This stimulation can be active or passive. An RFID tag is passive when it doesn’t bring a battery that produces the power needed for broadcasting back the information. So, the circuit is activated because by induction and the antenna takes up the most of the space in the RFID tag, because the antenna has the double function of receiving the power and broadcasting the radio signal with the data stored in the chip.
The Trace ID’s tags are equipped with the chips from the two leading providers in the RFID industry that are IMPINJ and NXP.

The bonding machines

The next step is the chip’s insertion in the antennas. This task is done in the bonding machines. There are various machines for manufacturing RFID technology, in Trace ID we are provided by the best manufacturers, in this case, the bonding and converting machines are from Mühlbauer.
The antennas bobbin enters to the bonding machine and the chips are attached in an exact point of each antenna in the bobbin by a resin called epoxide. When the bobbin gets out, it has become a bobbin of “dry inlays” this is how are named the antennas equipped with a chip.

The dry inlay

As we have already said, the dry inlay is the antenna equipped with a chip over a PET bobbin. It lacks adhesive and it doesn’t have the shape of a tag, so these dry inlays are no tags yet.

A bobbin of RFID dry inlays

A bobbin of RFID dry inlays

The converting machines

The converting machine is the machine where the dry inlays bobbin becomes a bobbin of “wet inlays”, that means that the bobbin no longer brings only dry inlays but it will bring the inlays cut as tags and it will have adhesive substance.

The manufacturing of the wet inlays

In this machine, the dry inlays that are over the PET layer will become covered by an adhesive substance over a layer of siliconized paper. Afterwards, they are cut according to the tag measure needed. The cutting affects all the layers except the siliconized paper. Finally, the surplus is removed and only the wet inlays remain over the siliconized paper with the shape of a tag. So, the wet inlays can already be taken off the siliconized paper and be stuck on over any surface like tags.

A reel of RFID wet inlays

A reel of RFID wet inlays

The manufacturing of the white wet inlays

The process of manufacturing the “white wet inlays” is the same as the wet inlays manufacturing but it is added to a layer of paper as a frontal face of the tag.

RFID inlays white wet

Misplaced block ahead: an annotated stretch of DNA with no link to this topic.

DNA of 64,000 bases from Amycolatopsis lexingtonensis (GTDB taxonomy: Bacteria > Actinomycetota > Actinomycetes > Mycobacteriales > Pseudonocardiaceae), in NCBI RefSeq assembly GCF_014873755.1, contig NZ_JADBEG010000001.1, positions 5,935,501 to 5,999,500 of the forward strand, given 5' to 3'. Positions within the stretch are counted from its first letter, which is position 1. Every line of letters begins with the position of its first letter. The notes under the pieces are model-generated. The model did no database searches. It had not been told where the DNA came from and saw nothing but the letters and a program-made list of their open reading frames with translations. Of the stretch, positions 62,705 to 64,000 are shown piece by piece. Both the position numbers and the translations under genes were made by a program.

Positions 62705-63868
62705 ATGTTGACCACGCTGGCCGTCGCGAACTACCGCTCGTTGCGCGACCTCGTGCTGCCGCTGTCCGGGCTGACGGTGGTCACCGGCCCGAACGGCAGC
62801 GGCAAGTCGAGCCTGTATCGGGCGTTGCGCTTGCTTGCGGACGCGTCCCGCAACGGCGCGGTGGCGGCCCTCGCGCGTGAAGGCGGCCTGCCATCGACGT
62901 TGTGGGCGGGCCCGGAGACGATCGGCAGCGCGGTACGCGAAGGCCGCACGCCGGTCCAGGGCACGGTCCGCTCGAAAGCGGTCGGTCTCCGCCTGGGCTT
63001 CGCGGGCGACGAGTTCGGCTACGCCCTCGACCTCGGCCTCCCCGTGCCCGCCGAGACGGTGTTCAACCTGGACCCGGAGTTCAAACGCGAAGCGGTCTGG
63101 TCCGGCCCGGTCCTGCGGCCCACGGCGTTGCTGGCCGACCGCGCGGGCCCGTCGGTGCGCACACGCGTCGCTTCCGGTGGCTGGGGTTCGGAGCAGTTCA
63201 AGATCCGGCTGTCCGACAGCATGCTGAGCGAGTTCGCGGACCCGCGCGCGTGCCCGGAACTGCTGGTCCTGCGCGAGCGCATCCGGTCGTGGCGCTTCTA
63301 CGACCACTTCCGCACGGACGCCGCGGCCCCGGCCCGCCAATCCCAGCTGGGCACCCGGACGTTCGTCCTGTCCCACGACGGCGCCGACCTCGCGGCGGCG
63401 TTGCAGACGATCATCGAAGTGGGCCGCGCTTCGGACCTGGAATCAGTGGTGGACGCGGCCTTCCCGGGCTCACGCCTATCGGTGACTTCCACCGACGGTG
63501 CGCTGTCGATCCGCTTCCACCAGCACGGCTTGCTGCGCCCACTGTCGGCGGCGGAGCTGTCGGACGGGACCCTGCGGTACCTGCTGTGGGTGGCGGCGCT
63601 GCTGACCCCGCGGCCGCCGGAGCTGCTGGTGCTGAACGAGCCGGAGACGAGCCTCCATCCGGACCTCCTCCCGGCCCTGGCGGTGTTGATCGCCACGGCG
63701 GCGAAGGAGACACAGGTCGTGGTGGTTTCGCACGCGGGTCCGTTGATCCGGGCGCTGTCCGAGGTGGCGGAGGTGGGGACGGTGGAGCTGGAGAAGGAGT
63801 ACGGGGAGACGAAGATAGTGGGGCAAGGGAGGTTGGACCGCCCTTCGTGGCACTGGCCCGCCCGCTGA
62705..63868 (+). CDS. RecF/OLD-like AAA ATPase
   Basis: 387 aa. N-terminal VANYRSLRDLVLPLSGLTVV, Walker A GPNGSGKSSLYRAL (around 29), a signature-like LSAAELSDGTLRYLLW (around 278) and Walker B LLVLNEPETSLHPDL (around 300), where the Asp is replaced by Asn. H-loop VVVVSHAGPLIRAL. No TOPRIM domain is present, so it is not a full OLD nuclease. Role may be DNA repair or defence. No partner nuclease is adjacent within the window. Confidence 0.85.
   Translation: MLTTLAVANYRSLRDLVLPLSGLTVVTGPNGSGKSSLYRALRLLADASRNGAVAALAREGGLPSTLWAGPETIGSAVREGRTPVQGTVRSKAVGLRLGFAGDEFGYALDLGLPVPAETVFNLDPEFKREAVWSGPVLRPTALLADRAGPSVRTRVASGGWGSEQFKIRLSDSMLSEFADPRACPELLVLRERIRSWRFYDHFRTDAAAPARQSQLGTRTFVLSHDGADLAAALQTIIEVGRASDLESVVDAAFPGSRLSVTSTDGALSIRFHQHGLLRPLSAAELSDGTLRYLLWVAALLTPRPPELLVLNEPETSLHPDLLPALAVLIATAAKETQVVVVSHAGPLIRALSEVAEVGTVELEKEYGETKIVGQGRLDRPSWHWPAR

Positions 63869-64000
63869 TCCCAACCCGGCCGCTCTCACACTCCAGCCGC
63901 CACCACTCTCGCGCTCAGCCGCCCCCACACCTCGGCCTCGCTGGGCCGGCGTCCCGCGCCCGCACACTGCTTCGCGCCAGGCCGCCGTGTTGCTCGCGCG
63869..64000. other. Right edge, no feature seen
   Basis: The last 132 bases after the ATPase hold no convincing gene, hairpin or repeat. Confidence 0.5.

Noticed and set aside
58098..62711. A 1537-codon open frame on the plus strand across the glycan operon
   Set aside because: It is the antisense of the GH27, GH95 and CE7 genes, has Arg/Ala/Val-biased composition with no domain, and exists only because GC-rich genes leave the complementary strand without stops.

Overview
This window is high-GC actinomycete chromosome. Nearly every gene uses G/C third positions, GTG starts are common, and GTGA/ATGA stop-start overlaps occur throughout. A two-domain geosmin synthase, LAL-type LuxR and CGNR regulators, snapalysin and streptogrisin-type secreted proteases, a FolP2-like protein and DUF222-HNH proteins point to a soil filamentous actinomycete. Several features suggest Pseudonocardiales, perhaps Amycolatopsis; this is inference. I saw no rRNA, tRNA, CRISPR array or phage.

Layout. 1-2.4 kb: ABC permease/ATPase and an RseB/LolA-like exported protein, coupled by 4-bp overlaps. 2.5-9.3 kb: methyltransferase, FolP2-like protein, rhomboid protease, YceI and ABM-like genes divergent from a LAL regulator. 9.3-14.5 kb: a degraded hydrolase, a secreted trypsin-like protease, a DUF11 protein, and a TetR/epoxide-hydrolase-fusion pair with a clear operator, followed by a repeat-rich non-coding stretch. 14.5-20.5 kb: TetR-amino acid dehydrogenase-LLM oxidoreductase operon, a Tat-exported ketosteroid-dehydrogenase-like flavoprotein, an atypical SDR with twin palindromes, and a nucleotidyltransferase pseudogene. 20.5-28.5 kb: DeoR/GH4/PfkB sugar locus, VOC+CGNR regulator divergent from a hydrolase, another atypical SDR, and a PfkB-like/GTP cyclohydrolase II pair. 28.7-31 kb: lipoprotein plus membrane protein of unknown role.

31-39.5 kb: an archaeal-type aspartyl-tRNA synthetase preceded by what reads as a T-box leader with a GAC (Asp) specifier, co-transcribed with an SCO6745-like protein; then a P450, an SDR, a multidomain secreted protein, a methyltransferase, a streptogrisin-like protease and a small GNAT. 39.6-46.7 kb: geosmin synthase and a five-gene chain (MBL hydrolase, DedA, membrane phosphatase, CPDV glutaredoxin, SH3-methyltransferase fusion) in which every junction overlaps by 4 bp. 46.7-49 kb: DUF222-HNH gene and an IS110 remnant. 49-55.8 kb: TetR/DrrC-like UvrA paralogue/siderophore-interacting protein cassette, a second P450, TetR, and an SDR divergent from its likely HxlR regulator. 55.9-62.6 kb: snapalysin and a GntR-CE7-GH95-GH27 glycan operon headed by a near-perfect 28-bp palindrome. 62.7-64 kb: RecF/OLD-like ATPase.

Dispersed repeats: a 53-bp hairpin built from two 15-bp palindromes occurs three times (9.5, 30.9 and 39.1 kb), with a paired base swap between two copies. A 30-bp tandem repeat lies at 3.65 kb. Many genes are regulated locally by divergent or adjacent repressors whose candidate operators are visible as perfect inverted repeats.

RFID inlays white wet

Customized RFID label formats

As we have previously said, the customized RFID label formats can vary a lot depending on the specific need of each RFID deployment. Even so, we can count the most common formats in the RFID industry.

  • Sandwich: the RFID inlay is inserted between two sheets. These sheets hold the inlay and are usually printed with human reading information.
  • Encapsulated: it is generally encapsulated to protect the inlay against fluids.
  • On foam: the foam provides a necessary thickness to separate the inlay from for example metals. This is done because radiofrequency is affected especially by the presence of metals.

Related to the size, it can vary a lot too, from tiny labels that do not exceed 10mm to big ones about 10 cm or more. The same for shapes, that can be very different depending on the design from the client.

The manufacturing of customized RFID labels

When the customer order has been of customized RFID labels and it doesn’t of wet inlays or white wet inlays, anyways we have to produce wet inlays first. Always it is needed to manufacture wet inlays to produce customized RFID labels later. In addition, the frontal faces can be of very different materials.

Manufacturing steps

In the same converting machine where we have manufactured the wet inlays, we make a second process to add the frontal layer required for the customer, and to cut the customized shape of the label according to the client design.

Example of customized RFID labels

Example of customized RFID labels

Finally, we already have the individual labels attached to a bobbin of siliconized paper. In the photos, you have been able to see the examples of dry inlay, wet, white wet, and labels.

Materials that  form an RFID label

The materials are very diverse, from papers to plastics, on the other hand, it will be avoided the use of metals because they affect the right working of radiofrequency. The only metals we find will be in the chip and the antenna.

The codification and printing

After the manufacturing of RFID labels they pass to the codification line, and some cases. also to the printing step. In Trace ID, we codify the labels by SATO machines, that also can print plain elements or barcodes.

Checking test

RFID tags go through various quality controls in relation to their performance, correct coding, etc. In Trace ID, we execute the quality control through measurement and test solutions of the Voyantic brand.
We hope that all this information will be useful for all those interested in RFID technology. If you want to continue expanding the topic, we recommend you to take a look at the rest of the magazine articles, and especially to the next part of this topic —Part two: RFID tags applications.

We hope the article has been useful.

Contact us for more information focused on your needs. If you wish to receive information about RFID technology, subscribe to our magazine.